So, without further ado lets see what this argument actually is.

Anslem discusses psalm 14:1: 'The fool says in his heart there is no God..." and then he proceeds to give a reason as to why the person who says there is no God is a fool...

Basically it goes like this: Anselm first defines God as 'the being than which no greater being can be conceived.' So the fool says 'yes'. Now Anselm says that he is a fool because Anselm seems to think that the very idea of God entails existence. Because, after all, it's better to exist than to not exist. Therefore if God exists in the fools mind than any God which exists in reality is greater than the being conceived in the fool's mind.  This is why the fool is a fool, because he is contradicting himself by saying God does not exist while at the same time affirming his existence by conceiving of him in order to make that sentence.

So, imagine talking to your friend at a party and doing this! It would be great to see their reaction, but most people think it is a word trick. And we will get to that some time in a future post.

For now, enjoy this cartoon:

Saturday, January 30, 2010

Chapter Four: Palestinian Jewish Names.

In Chapter Four we have a fairly quick chapter about the amount of times Palestinian Jewish names appear in the NT in comparison with their general frequency in 1st Century Palestine. Here there are many more tables (and at the bottom of this post is a photo of on of the many lists of names with frequencies etc. beside them in his book).

Why do we care about this? Well, if you recall the one reservation or potential argument I posed at the end of my last post, then you will understand. Here is the question: what if the names in Mark are later additions? then that would render the arguments in chapter 3 useless.

So, we have a massive analysis of ALL the Palestinian Jewish names that were around at this time as recorded on ossuaries, in Josephus etc. (some 2953 people with names). How does this defend the authenticity of the names in the gospel? Well, his argument is basically that the amount of times certain names appear in the area is about the same percentage as they turn up in the New Testament. Here they are:

In Palestine 15.6% of the people had the most popular names for men, those being Simon and Joseph. Compare this with the amount of times those names appear in the Gospels and Acts: 18.2% Then the top nine most popular names in Palestine have a percentage of 41.5% while in the Gospels and Acts its about 40.3%. Then the least popular names (only occurring once in our sources) have a percentage of 7.9% in Palestine, while in the Gospels and Acts it's 3.9%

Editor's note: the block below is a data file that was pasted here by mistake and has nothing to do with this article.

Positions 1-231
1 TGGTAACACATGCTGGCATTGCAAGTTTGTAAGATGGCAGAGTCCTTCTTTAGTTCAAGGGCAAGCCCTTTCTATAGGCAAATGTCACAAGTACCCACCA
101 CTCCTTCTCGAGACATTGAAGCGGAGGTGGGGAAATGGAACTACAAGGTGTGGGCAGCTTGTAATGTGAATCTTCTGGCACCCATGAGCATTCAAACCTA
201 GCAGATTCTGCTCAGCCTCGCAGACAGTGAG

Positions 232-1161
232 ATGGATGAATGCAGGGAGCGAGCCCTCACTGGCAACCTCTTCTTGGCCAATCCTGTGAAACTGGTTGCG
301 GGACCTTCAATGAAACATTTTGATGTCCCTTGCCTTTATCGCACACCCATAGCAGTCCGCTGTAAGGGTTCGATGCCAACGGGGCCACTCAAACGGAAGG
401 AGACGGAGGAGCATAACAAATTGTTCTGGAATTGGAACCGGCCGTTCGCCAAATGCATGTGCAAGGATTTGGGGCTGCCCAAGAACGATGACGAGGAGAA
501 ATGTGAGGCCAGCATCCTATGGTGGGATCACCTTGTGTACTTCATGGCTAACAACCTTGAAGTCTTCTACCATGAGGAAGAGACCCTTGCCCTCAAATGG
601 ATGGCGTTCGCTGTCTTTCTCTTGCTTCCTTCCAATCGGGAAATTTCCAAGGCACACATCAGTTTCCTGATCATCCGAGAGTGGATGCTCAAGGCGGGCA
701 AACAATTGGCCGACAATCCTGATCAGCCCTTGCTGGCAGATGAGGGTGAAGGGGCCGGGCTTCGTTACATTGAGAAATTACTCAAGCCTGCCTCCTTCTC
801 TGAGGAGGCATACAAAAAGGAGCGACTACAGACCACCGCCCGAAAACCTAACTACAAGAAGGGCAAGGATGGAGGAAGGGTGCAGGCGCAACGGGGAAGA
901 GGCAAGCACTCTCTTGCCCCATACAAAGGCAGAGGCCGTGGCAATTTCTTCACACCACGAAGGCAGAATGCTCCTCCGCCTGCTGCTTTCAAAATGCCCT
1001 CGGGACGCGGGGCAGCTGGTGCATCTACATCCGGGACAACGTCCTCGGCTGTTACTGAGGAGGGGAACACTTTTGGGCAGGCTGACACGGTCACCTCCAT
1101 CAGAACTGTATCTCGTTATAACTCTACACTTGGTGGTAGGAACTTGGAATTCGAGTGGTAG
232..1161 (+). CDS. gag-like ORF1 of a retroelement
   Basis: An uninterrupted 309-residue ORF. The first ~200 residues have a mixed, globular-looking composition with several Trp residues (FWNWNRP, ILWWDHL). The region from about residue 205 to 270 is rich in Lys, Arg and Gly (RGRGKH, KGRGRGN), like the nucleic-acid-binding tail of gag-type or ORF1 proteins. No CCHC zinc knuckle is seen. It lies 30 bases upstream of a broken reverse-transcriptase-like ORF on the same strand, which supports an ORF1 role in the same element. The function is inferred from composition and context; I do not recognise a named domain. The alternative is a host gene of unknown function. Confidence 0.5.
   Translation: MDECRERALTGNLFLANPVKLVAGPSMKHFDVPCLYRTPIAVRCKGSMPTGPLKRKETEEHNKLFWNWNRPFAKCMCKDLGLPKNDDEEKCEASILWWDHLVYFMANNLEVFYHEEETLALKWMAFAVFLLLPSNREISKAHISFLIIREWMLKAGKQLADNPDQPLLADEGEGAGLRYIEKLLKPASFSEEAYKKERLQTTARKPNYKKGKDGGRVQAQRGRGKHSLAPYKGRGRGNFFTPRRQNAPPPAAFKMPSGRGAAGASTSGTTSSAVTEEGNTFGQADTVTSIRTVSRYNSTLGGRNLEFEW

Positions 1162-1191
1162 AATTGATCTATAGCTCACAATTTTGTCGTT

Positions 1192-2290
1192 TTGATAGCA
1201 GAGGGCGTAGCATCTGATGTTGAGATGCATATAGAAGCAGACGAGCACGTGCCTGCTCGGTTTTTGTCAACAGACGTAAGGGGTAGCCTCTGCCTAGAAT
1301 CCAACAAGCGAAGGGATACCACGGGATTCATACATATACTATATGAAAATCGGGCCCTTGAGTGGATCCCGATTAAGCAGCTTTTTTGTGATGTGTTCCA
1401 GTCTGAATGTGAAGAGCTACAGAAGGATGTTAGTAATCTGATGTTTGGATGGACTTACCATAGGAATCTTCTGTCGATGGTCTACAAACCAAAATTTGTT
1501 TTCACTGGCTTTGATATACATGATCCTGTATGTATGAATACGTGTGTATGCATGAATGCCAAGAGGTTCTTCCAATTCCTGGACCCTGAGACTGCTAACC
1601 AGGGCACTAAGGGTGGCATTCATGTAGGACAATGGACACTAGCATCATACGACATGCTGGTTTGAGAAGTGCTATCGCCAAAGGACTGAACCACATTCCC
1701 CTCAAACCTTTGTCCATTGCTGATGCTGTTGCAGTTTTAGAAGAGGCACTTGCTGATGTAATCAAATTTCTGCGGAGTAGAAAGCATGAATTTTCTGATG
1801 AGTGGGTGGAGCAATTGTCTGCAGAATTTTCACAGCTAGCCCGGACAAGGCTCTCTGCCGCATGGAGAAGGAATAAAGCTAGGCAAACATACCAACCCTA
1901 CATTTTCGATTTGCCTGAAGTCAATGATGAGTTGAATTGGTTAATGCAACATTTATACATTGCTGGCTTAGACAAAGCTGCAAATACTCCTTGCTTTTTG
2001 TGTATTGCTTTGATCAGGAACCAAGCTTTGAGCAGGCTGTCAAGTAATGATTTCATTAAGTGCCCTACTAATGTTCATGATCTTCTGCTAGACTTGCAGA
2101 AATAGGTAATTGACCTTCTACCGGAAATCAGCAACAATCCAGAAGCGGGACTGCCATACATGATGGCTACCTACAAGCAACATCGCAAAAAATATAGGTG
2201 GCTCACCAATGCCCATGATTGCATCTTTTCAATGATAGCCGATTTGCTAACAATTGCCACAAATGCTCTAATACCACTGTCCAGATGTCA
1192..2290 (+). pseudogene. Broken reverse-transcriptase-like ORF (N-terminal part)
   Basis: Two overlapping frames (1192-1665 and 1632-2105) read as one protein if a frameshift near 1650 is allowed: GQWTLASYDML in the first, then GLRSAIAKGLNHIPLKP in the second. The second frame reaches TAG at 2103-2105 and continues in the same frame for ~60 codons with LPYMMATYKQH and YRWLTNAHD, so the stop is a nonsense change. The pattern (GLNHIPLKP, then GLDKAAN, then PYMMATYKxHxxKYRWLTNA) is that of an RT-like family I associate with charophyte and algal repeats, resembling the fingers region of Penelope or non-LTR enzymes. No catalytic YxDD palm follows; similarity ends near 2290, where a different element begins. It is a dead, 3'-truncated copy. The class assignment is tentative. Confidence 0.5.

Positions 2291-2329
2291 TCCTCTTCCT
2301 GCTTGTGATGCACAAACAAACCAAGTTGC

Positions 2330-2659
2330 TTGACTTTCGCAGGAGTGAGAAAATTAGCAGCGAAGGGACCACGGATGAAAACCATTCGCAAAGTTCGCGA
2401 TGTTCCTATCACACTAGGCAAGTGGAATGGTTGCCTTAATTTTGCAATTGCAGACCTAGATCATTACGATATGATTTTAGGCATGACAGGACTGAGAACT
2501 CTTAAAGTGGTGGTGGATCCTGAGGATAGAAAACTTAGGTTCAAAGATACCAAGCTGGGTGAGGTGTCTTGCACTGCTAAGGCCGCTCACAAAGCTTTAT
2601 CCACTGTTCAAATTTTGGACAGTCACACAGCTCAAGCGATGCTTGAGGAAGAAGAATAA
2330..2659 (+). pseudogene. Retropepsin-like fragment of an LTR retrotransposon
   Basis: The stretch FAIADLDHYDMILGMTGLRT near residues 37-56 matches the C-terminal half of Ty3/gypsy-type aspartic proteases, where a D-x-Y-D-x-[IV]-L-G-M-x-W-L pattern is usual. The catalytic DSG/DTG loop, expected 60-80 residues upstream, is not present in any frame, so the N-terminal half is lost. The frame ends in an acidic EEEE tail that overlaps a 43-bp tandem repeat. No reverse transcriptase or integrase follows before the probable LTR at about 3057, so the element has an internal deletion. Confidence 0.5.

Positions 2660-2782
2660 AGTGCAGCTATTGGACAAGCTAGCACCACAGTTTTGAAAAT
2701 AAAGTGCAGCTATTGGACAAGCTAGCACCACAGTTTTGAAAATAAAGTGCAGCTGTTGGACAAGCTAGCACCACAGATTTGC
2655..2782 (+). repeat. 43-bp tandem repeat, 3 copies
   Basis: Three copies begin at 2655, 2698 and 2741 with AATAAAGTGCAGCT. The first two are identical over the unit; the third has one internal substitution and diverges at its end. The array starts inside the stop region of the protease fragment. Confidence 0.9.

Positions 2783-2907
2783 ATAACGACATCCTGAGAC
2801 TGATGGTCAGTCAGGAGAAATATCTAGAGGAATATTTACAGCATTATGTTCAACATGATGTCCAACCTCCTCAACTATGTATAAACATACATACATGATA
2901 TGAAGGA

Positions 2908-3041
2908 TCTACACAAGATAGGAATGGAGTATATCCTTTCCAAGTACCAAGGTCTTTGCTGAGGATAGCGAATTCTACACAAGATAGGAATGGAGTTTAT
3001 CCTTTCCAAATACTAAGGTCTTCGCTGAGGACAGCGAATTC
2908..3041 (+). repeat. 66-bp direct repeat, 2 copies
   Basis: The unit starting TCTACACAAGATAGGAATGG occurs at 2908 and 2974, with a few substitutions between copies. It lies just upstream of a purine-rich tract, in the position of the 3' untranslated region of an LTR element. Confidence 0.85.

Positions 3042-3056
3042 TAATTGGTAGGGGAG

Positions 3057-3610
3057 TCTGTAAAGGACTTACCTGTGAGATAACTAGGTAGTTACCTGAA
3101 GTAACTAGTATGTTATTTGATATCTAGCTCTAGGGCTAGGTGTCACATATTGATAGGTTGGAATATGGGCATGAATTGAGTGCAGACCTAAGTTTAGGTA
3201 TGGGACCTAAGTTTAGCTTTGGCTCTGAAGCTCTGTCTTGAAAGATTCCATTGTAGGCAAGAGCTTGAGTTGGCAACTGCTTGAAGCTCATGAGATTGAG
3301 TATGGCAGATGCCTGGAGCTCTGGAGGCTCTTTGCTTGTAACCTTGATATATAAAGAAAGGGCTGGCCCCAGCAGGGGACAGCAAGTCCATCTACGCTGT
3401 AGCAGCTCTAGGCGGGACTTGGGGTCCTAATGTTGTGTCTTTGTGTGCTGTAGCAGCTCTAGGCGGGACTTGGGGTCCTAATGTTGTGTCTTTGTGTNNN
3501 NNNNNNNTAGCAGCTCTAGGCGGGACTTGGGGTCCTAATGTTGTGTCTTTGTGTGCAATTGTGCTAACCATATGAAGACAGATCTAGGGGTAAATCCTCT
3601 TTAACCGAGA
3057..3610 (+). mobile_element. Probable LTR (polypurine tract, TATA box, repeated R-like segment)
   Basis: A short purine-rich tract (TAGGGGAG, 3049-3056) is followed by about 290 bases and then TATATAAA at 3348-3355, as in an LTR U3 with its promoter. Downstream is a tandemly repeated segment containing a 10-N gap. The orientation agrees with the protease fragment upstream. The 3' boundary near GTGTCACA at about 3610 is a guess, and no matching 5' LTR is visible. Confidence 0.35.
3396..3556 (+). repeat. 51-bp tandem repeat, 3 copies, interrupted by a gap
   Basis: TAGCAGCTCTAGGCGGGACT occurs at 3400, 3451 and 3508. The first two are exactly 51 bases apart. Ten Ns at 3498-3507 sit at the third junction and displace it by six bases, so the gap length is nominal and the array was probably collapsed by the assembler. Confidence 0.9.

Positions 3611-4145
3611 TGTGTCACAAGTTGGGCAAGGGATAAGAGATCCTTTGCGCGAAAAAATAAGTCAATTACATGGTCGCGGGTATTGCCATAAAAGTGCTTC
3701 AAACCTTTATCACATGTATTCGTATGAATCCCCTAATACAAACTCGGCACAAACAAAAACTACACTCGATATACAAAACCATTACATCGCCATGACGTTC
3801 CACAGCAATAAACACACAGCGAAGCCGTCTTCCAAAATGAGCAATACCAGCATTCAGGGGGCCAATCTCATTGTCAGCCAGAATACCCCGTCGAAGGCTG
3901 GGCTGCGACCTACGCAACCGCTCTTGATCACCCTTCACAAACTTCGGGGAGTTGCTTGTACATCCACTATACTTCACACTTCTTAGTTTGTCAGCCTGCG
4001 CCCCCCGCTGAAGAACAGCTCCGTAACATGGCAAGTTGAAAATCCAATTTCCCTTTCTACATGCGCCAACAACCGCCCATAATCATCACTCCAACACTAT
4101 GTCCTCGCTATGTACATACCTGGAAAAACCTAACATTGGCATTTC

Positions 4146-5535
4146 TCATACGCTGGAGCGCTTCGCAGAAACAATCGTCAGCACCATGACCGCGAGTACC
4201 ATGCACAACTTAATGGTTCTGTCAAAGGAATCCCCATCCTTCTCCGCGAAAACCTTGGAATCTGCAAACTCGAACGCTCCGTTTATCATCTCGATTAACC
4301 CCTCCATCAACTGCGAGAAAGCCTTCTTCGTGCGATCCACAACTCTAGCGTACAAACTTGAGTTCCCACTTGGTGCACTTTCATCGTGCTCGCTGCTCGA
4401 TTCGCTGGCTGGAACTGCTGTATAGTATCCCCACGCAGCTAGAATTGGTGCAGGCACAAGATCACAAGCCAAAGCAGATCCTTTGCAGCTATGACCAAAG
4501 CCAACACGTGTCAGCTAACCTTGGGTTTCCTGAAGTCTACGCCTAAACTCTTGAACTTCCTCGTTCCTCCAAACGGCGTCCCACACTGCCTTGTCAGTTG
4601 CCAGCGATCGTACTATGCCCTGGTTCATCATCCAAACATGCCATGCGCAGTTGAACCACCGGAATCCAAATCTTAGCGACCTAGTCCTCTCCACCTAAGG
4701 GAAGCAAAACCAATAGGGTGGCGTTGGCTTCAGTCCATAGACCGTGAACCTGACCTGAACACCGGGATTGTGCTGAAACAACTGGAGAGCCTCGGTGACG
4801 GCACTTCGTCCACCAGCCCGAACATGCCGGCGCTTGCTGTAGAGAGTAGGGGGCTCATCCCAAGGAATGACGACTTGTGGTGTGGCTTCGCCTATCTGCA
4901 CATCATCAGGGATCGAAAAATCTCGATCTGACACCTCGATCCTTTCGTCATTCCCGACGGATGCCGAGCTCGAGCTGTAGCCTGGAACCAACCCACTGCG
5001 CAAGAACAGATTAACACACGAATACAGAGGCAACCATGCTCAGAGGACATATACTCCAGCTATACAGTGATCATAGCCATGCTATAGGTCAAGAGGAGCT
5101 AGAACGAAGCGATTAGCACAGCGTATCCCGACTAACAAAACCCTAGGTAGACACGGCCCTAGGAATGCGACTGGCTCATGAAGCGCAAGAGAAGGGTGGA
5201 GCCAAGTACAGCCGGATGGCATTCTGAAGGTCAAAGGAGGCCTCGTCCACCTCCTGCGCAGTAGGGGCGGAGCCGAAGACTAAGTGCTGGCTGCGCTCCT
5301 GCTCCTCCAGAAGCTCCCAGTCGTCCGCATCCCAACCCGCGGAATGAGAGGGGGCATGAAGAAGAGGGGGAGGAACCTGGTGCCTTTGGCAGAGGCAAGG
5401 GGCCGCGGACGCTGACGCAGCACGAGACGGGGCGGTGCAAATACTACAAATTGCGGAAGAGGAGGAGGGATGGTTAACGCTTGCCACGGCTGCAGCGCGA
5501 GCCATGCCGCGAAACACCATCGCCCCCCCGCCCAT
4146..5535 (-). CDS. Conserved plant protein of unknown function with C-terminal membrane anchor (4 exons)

Now for the Woman: 28.6% of woman in Palestine had the two most popular names: Mary and Salome, while in the Gospels and Acts its 38.9%. Then the nine most popular names have a percentage of 49.7% while in the Gospels and Acts its 61.1%, finally the least popular are 9.6% and 2.5 % respectively.

So, it is very unlikely that later 2nd Century AD scribes or even the original writers could have made up names that are so close to the frequencies we see throughout the area. The larger discrepancies in the woman's numbers are to be expected given the scarcity of there names mentioned in sources (they often can be referred to simply as 'the wife of...' without their name.)

He then has a bunch or random information that does not advance his argument much, I am guessing that he waxes lyrical here because it must have been so time consuming to process this much information, and he may as well have more to show for it then just one defensive argument. As an aside, one interesting thing I learned was that one way in which the Gospel's (and other sources) tell apart people's names is to give them a patronymic substitute. What does this odd phrase mean? well it has do with the persons father (Pater = father in Greek) and then it has to do with the hebrew way of saying 'son of' which is 'bar' so you may have hear 'Yeshua ben Yoseph' i.e. Jesus son of Joseph. Well a patronymic substitute takes away the first name and amalgamates 'ben' and the fathers name, which gets turned in greek into 'bar' so Bartimaeus means Bar = son of, Timaeus = father's name! So all those names like that are actually nicknames! crazy. Plus, on a personal note, if I ever do Post-grad work, I never want to have to go through this kind of information: (Click for a blown up image)

Logical Positivism and its ugly past.

Today I want to share with you something that is fairly interesting, fairly funny and also kinda sad (in an amusing way).

First, lets start off with this ripper from prominent Atheist author and spokesperson, Christopher Hitchens:
"What can be asserted without evidence can also be dismissed without evidence."
Thats from his article on Mother Theresa which can be found here.

Now, lets turn to the topic at hand. With the success of the scientific method and humanities new found ability to discover the truth apart from God, we decided, heck, lets just do away with God entirely. Enter: Logical Positivism. Logical Positivism was a movement in the first half of the 20th Century that was lead by philosophers such as A.J. Ayer. Basically it was the idea that no hypothesis can be treated seriously if it does not have some empirical evidence entered into the equation somewhere, and also, more importantly it has to be directly related to the object of the hypothesis. (I hope that makes sense).

The effect of this was to be devastating for theistic belief among philosophers. It was not that God had been disproved, but that the statement "God exists" became completely meaningless. It was unverifiable, therefore one could not say anything about it. It was a bit like making this statement "aglup mart unadapop". Thats basically what it amounts to.